GUEST COLUMN: Tech revolution levels playing field for smaller centres like Sarnia

 “If I can make it there, I’ll make it anywhere/ It’s up to you, New York, New York.” – Lyrics from New York New York

Adam Miner

I’ll take the attitude borrowed from another American myth, the Wizard of Oz, and pop a balloon or two holding up the perceived cultural dominance of the big city compared to smaller centres like our own.

I’ve had several flings with metropolitan life, but my true romance is with Sarnia. And, thankfully, the same technological forces that drove humanity from the farm to the city are also driving decentralization, which is allowing artists to thrive in smaller markets.

Go to any huge church that still plays traditional hymns on a pipe organ. The music is transcendent, and ponderously slow. The innovation of the Cathedral and Pipes demanded a certain kind of musical composition. Notes played in a vast space will echo for about three seconds, and musicians took this into account. The technology was first, and the art adapted.

Just as few people living before the Industrial Revolution could foresee how innovation would change their lives, the current transformation is underestimated, even as it happens, and despite its exponentially dramatic effects.

Among other things, the Industrial Revolution’s technology ushered in an era of mechanized manufacturing and shorter workweeks. Today, self-driving cars and Watson-like artificial intelligence found on personal devices is fueling similar change.

The displacement of workers in transportation and the AI administration of things like taxes, personal health and property law is going to leave us with more leisure time, which is a boon for the storytellers in music, movies or video games.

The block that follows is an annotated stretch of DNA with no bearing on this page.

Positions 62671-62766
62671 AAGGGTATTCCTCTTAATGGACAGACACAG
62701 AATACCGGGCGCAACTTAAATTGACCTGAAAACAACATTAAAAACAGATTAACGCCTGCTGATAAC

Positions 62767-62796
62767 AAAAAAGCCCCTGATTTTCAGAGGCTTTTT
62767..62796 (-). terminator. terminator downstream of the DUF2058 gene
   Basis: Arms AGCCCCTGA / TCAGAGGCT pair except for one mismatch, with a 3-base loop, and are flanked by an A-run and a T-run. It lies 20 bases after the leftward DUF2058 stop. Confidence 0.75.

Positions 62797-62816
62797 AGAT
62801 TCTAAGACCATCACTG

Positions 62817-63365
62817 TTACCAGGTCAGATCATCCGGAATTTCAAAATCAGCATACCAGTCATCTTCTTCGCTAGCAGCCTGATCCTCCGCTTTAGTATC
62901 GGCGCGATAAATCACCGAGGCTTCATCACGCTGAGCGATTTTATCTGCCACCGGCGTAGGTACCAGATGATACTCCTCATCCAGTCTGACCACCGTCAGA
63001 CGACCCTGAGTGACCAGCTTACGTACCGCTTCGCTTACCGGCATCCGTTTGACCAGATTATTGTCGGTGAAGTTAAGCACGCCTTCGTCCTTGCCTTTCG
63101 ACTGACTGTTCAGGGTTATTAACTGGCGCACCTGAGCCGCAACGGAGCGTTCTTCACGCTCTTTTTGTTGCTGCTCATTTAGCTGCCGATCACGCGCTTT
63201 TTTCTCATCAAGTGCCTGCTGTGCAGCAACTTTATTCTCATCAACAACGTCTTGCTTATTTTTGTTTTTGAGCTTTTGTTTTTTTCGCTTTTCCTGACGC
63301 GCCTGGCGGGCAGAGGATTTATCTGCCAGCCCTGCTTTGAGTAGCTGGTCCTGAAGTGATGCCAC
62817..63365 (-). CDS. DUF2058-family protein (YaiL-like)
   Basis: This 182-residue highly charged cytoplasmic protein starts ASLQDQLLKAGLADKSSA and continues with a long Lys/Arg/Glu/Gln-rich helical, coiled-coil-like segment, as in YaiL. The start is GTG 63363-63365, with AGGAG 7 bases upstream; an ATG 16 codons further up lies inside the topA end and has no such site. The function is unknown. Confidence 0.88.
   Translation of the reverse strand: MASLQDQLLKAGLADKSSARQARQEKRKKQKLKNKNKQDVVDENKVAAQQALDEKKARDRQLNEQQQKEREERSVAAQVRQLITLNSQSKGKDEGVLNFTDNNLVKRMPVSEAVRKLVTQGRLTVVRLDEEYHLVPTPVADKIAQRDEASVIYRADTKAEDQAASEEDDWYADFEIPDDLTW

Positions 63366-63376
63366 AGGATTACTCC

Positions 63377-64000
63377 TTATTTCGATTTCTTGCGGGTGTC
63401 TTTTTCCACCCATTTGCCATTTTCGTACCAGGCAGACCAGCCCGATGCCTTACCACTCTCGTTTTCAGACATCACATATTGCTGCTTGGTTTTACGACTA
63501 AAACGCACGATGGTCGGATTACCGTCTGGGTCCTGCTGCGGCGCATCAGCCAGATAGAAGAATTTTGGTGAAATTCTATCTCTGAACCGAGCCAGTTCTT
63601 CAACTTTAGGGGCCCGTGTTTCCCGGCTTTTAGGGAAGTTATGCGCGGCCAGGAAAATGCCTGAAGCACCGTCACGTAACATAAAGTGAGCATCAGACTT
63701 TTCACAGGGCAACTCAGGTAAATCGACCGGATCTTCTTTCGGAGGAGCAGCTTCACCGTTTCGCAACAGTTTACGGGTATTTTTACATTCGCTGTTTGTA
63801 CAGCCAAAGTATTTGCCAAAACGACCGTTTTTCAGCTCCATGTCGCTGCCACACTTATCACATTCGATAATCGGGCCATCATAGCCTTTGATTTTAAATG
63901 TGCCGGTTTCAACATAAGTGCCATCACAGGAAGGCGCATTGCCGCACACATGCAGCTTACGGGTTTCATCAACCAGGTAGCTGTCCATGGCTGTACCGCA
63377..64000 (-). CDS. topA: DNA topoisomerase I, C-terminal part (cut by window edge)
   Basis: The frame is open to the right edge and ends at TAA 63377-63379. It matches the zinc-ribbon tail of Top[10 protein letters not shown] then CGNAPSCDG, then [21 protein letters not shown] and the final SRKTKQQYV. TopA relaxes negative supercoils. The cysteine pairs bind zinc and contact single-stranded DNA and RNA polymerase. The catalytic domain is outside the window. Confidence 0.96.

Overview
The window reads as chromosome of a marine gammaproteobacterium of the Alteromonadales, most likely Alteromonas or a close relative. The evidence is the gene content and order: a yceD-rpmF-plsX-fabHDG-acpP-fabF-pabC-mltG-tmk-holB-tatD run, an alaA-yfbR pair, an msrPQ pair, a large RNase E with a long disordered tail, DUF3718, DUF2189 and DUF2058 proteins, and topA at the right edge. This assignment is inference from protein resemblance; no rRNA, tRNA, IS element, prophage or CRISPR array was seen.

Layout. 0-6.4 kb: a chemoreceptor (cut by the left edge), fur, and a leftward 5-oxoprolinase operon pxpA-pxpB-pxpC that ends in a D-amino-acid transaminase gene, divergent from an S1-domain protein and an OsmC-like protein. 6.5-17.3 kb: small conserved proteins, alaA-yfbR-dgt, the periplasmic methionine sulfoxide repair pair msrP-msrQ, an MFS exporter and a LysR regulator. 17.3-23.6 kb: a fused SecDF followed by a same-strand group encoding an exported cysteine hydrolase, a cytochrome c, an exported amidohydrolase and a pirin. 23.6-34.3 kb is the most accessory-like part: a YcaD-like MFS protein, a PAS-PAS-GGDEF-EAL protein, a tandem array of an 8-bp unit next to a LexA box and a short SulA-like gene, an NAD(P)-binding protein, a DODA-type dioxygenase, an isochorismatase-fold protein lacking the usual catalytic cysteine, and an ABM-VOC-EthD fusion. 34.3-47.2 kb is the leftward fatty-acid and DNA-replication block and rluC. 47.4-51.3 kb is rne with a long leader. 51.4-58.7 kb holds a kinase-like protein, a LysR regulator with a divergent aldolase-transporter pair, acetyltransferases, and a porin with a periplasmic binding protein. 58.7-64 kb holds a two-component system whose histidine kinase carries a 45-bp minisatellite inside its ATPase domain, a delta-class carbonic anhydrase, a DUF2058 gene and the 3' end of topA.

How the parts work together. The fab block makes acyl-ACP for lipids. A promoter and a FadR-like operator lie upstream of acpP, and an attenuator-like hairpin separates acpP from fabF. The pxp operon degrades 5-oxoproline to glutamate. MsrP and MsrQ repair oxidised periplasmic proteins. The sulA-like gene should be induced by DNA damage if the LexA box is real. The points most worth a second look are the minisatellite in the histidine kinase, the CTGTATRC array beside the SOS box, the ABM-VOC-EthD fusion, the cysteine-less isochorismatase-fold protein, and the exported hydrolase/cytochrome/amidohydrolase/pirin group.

As a recording studio owner I use current technology to collaborate with the storytellers of our area, and this community develops and grows as the cost of content creation drastically decreases. The factors that fed the cultural Meccas of the past have little merit now that cities like Sarnia have affordable, quality equipment, free online education and worldwide distribution. The advantages that cities like Toronto had are gone.

A smartphone has more computational power than the Apollo moon missions, and it can access more information than Bill Clinton could during his presidency. Scoff if you will at fantastic sounding technology, but from a whisper to a scream it is transforming small town life in short order.

Today, Sarnia is bursting with talented artisans who are making their own entertainment. Small town culture needs to know that it has all the tools needed to share stories, and it doesn’t need the validation of larger markets to do so.

There’s no place like home.

 Adam David Miner is a Sarnia-based producer, songwriter, engineer and owner of DNA Music Studio.